The Downtown Revitalization Group is an internet think-tank/chat room which allows contributors to share ideas about the best way to make our city centre a vibrant and safe place to work and play.
I am not an urban planner but I enjoy reading about some of the unique ways we might avoid having Winnipeg’s downtown turn into a dark abyss straight from a graphic novel after office workers flee to the suburbs every night.
Some of the best and the brightest offer their advice about what to do with The Bay building and how to clean up Portage Place and turn our downtown into a Frank Capra movie scene.
Our downtown is constantly berated for being an unpleasant and unsafe place to be. From street violence to the bother of panhandlers, Winnipeggers say they avoid downtown except for mass gatherings such as a Jets game or a concert because they only feel safe in numbers.
Osborne Village, recently voted the No. 1 neighbourhood in Canada, has the same potential for negative behaviour but, by and large, people feel safe day or night no matter if there is a big event or a quiet night on hand.
So what is the difference?
Pure and simple it’s people.
And so there is really only one answer downtown revitalization. Every effort must be made to increase the number of people who live downtown. Osborne Village is an urban area with lots of commerce and mass transit and maybe even a little less green space than downtown, but it has one of the highest population densities in Canada and that is why it is a relatively pleasant and safe place to live.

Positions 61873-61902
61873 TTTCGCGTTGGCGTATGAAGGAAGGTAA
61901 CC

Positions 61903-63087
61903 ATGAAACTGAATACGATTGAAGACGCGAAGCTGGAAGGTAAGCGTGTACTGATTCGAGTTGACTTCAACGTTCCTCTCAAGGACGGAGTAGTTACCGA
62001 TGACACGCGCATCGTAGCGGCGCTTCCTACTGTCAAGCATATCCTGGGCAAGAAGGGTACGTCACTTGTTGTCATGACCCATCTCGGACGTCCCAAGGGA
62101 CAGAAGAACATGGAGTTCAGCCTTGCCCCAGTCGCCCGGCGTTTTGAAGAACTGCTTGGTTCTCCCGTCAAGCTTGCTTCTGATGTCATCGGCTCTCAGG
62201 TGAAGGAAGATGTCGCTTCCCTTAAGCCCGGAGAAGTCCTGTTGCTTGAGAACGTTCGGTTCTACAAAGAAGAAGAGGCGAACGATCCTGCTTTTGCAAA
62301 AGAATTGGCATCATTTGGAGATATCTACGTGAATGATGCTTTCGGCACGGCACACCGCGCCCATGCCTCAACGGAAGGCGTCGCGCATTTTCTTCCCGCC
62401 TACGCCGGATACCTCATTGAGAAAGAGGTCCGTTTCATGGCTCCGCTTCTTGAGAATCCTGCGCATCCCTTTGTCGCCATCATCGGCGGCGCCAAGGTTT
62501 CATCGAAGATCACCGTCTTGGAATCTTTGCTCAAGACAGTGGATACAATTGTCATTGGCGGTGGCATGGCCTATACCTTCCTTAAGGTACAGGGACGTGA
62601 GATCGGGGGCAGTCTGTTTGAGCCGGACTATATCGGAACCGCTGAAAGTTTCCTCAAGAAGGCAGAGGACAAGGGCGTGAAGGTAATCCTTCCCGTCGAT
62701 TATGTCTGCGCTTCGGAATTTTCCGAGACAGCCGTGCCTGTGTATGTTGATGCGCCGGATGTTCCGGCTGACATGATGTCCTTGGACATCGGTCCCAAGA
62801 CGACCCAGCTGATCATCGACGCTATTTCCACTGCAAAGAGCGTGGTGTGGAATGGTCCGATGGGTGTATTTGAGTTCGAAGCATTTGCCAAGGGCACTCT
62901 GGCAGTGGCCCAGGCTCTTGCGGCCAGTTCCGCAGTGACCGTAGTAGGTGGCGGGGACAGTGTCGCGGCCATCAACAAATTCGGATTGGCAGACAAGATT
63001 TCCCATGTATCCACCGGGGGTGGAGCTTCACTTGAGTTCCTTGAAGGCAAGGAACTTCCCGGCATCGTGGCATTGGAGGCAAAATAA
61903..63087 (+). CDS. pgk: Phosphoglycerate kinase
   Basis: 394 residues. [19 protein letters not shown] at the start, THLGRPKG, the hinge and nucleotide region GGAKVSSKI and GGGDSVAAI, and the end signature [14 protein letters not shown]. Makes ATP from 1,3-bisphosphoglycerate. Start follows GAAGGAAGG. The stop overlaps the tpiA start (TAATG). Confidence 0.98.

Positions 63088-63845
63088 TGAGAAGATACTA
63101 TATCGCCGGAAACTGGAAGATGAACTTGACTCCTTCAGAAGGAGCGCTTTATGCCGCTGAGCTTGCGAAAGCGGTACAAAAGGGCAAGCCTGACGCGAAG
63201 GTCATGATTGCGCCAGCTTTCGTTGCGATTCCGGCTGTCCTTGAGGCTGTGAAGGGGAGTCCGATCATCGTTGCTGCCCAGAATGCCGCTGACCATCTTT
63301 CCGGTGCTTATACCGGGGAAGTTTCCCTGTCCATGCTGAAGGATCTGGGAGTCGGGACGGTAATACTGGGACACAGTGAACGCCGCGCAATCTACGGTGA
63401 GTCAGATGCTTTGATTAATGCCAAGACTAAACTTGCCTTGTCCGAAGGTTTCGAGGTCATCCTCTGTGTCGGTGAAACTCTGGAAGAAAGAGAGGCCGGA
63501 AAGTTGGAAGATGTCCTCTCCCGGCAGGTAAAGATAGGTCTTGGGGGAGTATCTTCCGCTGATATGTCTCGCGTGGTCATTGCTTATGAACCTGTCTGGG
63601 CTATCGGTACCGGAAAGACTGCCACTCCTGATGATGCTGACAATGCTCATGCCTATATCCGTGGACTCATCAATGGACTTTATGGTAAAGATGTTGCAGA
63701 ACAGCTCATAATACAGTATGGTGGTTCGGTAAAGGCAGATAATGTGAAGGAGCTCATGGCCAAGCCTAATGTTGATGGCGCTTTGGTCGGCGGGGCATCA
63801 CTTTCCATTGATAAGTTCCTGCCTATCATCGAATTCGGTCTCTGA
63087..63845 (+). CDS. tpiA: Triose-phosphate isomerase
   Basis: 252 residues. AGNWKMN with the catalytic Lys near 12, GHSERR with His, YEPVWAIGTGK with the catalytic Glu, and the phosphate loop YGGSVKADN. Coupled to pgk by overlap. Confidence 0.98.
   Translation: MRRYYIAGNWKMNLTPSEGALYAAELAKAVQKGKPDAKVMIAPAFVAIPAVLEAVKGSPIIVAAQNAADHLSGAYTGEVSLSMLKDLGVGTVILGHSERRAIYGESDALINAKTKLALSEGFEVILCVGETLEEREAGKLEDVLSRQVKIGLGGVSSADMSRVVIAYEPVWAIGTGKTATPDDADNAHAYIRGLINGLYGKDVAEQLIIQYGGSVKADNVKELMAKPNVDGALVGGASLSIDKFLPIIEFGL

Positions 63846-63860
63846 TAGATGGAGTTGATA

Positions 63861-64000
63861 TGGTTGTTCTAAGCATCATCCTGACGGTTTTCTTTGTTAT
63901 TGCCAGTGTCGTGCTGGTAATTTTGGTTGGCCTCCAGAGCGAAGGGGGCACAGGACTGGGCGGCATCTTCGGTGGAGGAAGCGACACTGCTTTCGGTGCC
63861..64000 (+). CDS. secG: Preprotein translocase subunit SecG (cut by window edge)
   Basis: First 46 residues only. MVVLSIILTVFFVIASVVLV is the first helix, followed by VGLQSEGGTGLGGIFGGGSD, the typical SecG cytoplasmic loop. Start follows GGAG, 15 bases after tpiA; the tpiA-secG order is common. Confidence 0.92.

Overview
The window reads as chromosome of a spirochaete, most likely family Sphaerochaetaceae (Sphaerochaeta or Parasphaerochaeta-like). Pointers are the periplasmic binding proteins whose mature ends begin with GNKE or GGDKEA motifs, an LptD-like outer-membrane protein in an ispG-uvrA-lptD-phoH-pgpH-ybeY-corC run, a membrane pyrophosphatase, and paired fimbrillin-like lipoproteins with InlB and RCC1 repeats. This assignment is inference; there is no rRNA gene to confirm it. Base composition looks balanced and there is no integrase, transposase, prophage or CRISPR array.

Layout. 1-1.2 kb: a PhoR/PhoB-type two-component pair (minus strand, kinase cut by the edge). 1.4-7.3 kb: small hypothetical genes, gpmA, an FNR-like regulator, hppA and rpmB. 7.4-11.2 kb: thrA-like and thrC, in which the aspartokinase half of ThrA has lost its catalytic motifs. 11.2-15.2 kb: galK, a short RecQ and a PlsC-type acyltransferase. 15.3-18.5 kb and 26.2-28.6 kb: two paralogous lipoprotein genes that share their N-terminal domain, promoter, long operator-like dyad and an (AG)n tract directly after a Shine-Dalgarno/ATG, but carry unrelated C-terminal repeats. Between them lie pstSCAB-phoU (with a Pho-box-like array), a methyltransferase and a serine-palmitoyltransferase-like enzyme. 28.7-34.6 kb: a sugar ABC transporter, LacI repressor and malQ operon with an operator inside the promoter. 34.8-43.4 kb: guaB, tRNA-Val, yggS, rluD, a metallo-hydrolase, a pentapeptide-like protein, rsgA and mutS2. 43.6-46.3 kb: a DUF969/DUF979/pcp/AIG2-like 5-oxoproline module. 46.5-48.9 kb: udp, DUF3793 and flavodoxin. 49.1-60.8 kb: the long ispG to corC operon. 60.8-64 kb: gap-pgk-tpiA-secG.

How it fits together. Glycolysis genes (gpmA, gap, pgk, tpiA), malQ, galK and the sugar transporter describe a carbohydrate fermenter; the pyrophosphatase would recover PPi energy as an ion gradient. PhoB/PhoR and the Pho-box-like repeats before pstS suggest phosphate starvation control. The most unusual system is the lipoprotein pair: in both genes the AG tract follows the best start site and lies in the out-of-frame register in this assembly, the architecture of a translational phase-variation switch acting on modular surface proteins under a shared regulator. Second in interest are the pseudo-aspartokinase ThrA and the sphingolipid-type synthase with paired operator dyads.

The most recent proposal for downtown development is a complex of three towers and a couple of promenades on the parking lot near Eaton Place. The developers have not included a residential component (and they haven’t "ruled it out"). And rumours have it the long vacant space beside the TD Centre at Portage and Main will soon be occupied by a 27-storey office tower.
Residential development should be the first priority in any sane or even bird-brained idea to revitalize downtown. Affordable and upscale rental and ownership units must be available.
Perhaps by sending out this message in such a pure and simple way it might get through. If we want to revitalize downtown, we have to get people to live there. Take it from us here in the Village. The supermarkets and department stores and all the other things people need will follow. And so will a safe, vibrant place to live.
Don Marks is a community correspondent for Osborne Village. You can reach him at firstname.lastname@example.org.